I’m not sure who told the story first, but it’s been around for a long time.
It’s about a person who wants to live the fruits of the Spirit. This person works hard at it but feels a failure. Again and again, this person seems to fall into temptation. Finally, after a particular day full of despair, the person falls into a deep sleep and dreams. In the dream, this person is taken into heaven where there are booths of all kinds. Everything is on offer and after wandering for a while, the person comes to a small booth tucked away that says,
“Fruits of the Spirit.” “Aha,” thinks the person, “this is where I want to be.”
The person goes up to the counter and sees that on offer are all of the fruits that Paul listed: “love, joy, peace, patient endurance, kindness, generosity, faithfulness, gentleness and self-control.” The person lists them off with glee and a sense of having arrived. However, what the person gets is a packet of seeds.
“What’s this?” demands the person. “Where’s the joy and self-control and all of the other fruits of the Spirit that you promised.”
The individual at the counter turned to the person and
said somewhat wistfully, “I’m sorry. There must be some mistake. We don’t sell the actual fruits. People have to grow them. You have the seeds and the ability; go and make it happen.”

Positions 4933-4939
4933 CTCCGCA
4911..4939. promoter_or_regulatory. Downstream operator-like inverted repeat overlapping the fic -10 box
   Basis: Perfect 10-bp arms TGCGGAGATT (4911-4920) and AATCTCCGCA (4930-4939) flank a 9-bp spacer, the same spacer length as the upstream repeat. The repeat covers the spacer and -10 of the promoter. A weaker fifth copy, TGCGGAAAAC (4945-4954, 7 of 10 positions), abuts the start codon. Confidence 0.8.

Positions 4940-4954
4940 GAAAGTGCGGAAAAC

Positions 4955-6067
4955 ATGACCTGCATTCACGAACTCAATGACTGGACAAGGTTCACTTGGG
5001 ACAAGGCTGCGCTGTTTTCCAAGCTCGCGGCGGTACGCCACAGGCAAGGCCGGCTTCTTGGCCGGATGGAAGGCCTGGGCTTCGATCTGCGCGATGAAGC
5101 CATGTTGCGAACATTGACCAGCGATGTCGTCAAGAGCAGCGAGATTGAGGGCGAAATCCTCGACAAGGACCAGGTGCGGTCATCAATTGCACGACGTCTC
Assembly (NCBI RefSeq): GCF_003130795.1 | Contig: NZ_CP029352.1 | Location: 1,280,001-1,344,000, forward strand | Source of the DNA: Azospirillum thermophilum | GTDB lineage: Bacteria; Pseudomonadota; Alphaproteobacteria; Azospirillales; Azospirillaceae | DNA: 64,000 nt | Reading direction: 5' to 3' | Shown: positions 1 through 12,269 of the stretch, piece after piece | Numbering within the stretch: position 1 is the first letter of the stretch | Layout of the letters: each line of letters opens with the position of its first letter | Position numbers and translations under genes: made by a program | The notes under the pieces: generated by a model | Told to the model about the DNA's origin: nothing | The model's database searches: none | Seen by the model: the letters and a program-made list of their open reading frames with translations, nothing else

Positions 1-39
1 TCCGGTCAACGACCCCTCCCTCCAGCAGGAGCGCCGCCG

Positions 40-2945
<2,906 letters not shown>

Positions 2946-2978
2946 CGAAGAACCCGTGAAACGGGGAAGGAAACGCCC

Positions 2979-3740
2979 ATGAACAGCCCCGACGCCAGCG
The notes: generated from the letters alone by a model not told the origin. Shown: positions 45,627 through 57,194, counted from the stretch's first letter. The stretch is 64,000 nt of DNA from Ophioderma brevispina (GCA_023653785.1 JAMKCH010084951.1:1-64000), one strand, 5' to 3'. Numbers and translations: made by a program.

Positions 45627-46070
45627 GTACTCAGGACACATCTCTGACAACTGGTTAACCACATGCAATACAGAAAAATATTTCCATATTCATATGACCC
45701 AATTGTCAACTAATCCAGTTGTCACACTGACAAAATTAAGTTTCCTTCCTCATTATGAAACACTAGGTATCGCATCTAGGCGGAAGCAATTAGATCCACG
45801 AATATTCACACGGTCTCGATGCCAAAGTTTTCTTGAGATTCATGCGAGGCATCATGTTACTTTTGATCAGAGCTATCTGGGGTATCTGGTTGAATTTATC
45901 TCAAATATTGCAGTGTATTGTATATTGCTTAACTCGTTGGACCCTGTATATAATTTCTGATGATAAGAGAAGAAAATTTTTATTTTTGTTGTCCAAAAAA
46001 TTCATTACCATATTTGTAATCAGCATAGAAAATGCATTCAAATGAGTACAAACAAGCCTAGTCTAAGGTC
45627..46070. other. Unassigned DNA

I confess to being a bit like this dreamer. For example, I read about spirituality sometimes mistaking it for actually having a practice of spirituality. I read about prayer or yoga or meditation or the labyrinth and think to myself, “Aren’t I a spiritual person!?” I don’t want the seeds of the fruits of the Spirit; I want the actual fruits now: today would be good.
We think we live in an instant gratification society—and surely, we do—but in many ways, we aren’t so different from past generations. Yes, we have the ability with the internet and all our devices to get access to information, images, answers and all kinds of things quickly. But that desire isn’t so different from days gone by. The means are different.
James and John wanted to instantly punish the people who dared to not offer Jesus the kind of hospitality they thought he was due. Those who were part of the Galatian Church fought with those who said that freedom allowed all kinds of activities of gratification. As Carol mentioned last week in her sermon, many of the churches that Paul started were in port cities or cities on major trade routes. Galatia is a larger district in modern-day Turkey. But, as places where many cultures mixed and where many things were on offer, the desire for immediate gratification was great. These were cities in which there was a lot of what Paul referred to as “activities of the flesh.” In resisting the temptations of the flesh, people wanted the gifts of the Spirit immediately.
But, as Luke suggests in his gospel, following Jesus is a journey; I know that this is an image that is a bit overused, but it is still a good one. Or perhaps to refine it a bit, following Jesus is more of a dance. We step forward and back, off to the side, but there is movement and progression. While dancing, we sometimes step on toes; we sometimes get the steps wrong; we sometimes screw up the rhythm. And it sometimes feels like we aren’t getting anywhere. But participating in the dance is what is key.